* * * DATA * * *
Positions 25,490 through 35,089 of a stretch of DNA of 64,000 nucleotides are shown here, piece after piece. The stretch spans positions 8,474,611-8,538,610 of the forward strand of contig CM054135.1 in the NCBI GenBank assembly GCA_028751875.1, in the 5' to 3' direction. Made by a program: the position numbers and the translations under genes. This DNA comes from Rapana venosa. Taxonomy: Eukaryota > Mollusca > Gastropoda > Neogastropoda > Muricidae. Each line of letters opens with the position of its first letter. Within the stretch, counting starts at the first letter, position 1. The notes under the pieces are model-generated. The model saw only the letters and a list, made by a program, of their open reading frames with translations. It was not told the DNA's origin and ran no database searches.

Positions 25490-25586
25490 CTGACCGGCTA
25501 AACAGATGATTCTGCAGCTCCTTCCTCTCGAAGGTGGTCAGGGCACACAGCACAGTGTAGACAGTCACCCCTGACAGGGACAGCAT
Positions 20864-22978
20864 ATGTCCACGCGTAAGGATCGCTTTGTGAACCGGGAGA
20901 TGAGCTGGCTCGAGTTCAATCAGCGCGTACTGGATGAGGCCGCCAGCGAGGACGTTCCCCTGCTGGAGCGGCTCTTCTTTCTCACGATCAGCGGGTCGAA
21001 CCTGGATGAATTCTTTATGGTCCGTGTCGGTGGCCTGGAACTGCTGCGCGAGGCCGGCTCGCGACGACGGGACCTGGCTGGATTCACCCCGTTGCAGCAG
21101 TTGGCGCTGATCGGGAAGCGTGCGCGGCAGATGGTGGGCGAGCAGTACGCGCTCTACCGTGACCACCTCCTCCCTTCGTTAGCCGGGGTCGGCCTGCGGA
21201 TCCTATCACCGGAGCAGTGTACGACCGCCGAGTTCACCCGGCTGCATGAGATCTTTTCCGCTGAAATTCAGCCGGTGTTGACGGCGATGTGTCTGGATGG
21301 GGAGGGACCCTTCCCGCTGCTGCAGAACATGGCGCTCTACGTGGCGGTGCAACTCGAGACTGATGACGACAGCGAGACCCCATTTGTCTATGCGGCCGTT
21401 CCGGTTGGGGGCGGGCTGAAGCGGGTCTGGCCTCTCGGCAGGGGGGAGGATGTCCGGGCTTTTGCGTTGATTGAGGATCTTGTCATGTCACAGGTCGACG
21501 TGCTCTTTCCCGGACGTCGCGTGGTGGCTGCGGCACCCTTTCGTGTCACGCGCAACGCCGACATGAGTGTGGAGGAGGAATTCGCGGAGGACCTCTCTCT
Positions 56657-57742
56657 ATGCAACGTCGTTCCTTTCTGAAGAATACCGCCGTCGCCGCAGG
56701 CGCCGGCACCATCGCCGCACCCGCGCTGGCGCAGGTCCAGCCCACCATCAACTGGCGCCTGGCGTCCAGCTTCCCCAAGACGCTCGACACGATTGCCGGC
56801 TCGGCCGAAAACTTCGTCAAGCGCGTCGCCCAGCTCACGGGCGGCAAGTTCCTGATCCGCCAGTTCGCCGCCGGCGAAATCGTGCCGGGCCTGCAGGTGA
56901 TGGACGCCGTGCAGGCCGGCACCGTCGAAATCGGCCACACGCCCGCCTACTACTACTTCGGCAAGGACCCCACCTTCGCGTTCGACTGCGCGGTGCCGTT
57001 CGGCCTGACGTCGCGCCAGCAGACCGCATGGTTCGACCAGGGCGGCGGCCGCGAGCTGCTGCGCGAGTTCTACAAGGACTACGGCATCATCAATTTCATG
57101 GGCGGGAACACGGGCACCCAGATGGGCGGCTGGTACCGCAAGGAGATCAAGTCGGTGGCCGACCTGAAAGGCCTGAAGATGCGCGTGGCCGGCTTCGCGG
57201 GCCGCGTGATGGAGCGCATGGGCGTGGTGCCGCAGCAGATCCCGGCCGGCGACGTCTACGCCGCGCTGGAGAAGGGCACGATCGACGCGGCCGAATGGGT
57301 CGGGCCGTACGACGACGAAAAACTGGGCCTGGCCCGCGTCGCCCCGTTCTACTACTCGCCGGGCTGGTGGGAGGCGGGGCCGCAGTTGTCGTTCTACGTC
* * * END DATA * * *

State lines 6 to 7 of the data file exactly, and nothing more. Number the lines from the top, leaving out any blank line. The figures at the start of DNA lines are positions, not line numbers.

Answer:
20864 ATGTCCACGCGTAAGGATCGCTTTGTGAACCGGGAGA
20901 TGAGCTGGCTCGAGTTCAATCAGCGCGTACTGGATGAGGCCGCCAGCGAGGACGTTCCCCTGCTGGAGCGGCTCTTCTTTCTCACGATCAGCGGGTCGAA